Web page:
Customs and Border Protection

This customer experience profile is from 2020. To view this year’s profile, click here.

Executive Summary

In 2019, one of the busiest travel periods on record, Customs and Border Protection officers screened more than 410 million people entering the United States. When the coronavirus pandemic hit in the spring of 2020, and the volume of travelers plummeted, the agency adjusted its security checkpoints to continue its screenings while trying to protect travelers and employees from the virus.

In feedback provided on the airport screening experience before the coronavirus, people reported high levels of satisfaction, potentially because of faster screening times. In 2019, the CBP expanded options to help customers enroll in trusted-traveler programs, such as Global Entry, that provide expedited screening to low-risk, preapproved travelers. More than two million travelers enrolled or renewed their Global Entry membership that year—a record high. Automated processes also helped reduce wait times; 6% more travelers used digital interfaces to process their passports compared to the pervious year.

Still, customers continue to face some challenges with CBP services. The need for more welcoming CBP officers is the area for improvement most frequently cited by air travelers in an annual agency survey. And customer satisfaction scores with the CBP website dipped in 2019, possibly due to complicated language and a cumbersome design that made it difficult for users to complete their intended task.

Service Overview

The CBP screens people entering the United States to prevent potentially dangerous people and materials from coming into the country.

Primary Customers

People entering U.S. borders, whether international travelers, visitors or returning residents.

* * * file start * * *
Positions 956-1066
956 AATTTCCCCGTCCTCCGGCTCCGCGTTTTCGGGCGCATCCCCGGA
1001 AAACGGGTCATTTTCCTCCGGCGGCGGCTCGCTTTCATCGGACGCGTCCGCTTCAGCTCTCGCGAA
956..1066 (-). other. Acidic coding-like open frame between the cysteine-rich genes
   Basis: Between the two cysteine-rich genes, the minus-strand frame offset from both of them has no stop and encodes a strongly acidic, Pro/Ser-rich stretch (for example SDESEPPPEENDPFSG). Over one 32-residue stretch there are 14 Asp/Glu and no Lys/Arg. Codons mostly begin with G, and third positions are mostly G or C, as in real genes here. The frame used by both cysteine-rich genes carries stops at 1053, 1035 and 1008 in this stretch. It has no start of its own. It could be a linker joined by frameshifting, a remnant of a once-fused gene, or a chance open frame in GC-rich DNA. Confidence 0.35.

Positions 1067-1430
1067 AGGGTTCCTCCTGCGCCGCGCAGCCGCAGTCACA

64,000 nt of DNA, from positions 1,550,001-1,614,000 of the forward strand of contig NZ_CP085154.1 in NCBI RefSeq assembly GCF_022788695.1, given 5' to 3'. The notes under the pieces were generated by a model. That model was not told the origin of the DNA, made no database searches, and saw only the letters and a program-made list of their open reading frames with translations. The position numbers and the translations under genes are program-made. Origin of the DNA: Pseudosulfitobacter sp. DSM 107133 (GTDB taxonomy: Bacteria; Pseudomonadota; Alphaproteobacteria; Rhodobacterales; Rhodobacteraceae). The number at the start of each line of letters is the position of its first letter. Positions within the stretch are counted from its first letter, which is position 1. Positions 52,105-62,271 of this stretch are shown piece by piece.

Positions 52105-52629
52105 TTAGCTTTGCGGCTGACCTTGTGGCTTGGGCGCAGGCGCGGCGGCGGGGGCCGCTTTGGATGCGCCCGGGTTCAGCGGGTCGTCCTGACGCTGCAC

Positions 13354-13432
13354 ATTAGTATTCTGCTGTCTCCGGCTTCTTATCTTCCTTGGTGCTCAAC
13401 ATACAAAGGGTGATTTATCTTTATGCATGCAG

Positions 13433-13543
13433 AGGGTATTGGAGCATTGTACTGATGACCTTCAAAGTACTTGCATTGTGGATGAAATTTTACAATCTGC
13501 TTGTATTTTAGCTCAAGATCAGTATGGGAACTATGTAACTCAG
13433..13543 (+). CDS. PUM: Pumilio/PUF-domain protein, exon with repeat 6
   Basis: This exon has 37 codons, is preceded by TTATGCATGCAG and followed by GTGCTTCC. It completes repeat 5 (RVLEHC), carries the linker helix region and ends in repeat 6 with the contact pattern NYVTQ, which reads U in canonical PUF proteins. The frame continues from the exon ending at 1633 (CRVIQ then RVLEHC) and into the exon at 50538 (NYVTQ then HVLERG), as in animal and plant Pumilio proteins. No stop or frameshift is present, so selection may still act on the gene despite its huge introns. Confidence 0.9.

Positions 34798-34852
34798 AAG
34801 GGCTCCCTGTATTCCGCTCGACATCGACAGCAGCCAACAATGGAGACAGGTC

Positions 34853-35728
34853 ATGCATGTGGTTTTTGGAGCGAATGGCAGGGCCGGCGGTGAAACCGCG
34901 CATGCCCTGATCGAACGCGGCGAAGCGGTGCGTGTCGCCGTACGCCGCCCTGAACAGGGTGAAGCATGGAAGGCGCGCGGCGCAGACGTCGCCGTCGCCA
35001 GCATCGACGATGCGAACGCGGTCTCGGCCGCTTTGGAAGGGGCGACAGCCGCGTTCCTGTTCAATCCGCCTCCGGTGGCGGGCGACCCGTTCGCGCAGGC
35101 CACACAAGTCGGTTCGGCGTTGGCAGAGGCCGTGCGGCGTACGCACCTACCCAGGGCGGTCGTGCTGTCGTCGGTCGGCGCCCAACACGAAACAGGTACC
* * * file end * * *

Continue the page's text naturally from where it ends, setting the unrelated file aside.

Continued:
Key services related to customs security and screening

  • Security screening of international travelers who cross U.S. borders.
  • Management of applications and enrollment in trusted-traveler programs.
    • More than 2 million Global Entry applications received received in fiscal 2019
      (1.7 million applications received in fiscal 2018).
  • Management of the Electronic System for Travel Authorization, which determines the eligibility of visitors from certain countries to enter the U.S. without a visa.
  • Support to callers through the CBP Information Center and Traveler Communications Center.

Data at a Glance

Of travelers surveyed said they were satisfied with the CBP checkpoint experience at airports in fiscal 2019

Estimated average wait times at CBP airport checkpoints compared to fiscal 2018

Of visitors surveyed on were not able to complete the purpose of their visit in fiscal 2019

People Interact With CBP By

(All data for fiscal year 2019)


2.7 million

calls to the CBP Information Center, which handles general inquiries

(2.1 million in fiscal 2018)

5.1 minutes

average wait time

(5.8 minutes in fiscal 2018)


calls to the CBP Traveler Communications Center, which handles program-specific inquiries

5 minutes

average wait time to speak with a representative


46.6 million


(40.5 million in fiscal 2018)


410.3 million

travelers processed at air, land and sea ports of entry

(413.9 million in fiscal 2018)

9.3 minutes

estimated average wait times at airport checkpoints

(~12 minutes in fiscal 2018)


of traveler passports processed in airports by digital interfaces such as self-service kiosks and the Mobile Passport Control app.

(44% in fiscal 2018)

Customer Experience Insights

The following insights and data pertain to airport-related screening and security services only and does not cover land or sea entry points.

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Satisfaction with the screening experience at CBP airport checkpoints, 2016 to 2019
2016 2017 2018 2019
Overall experience 92% 92% 91% 94%
Overall CBP officer experience 94% 94% 94% 96%
Overall physical processing area 91% 91% 91% 92%

In 2019, the agency was able to reduce wait times for air travelers going through screening by generating daily wait time reports for international airports across the country. Once managers identified airports with high wait times, they could take action to reduce delays, such as deploying more staff members to airports that needed them.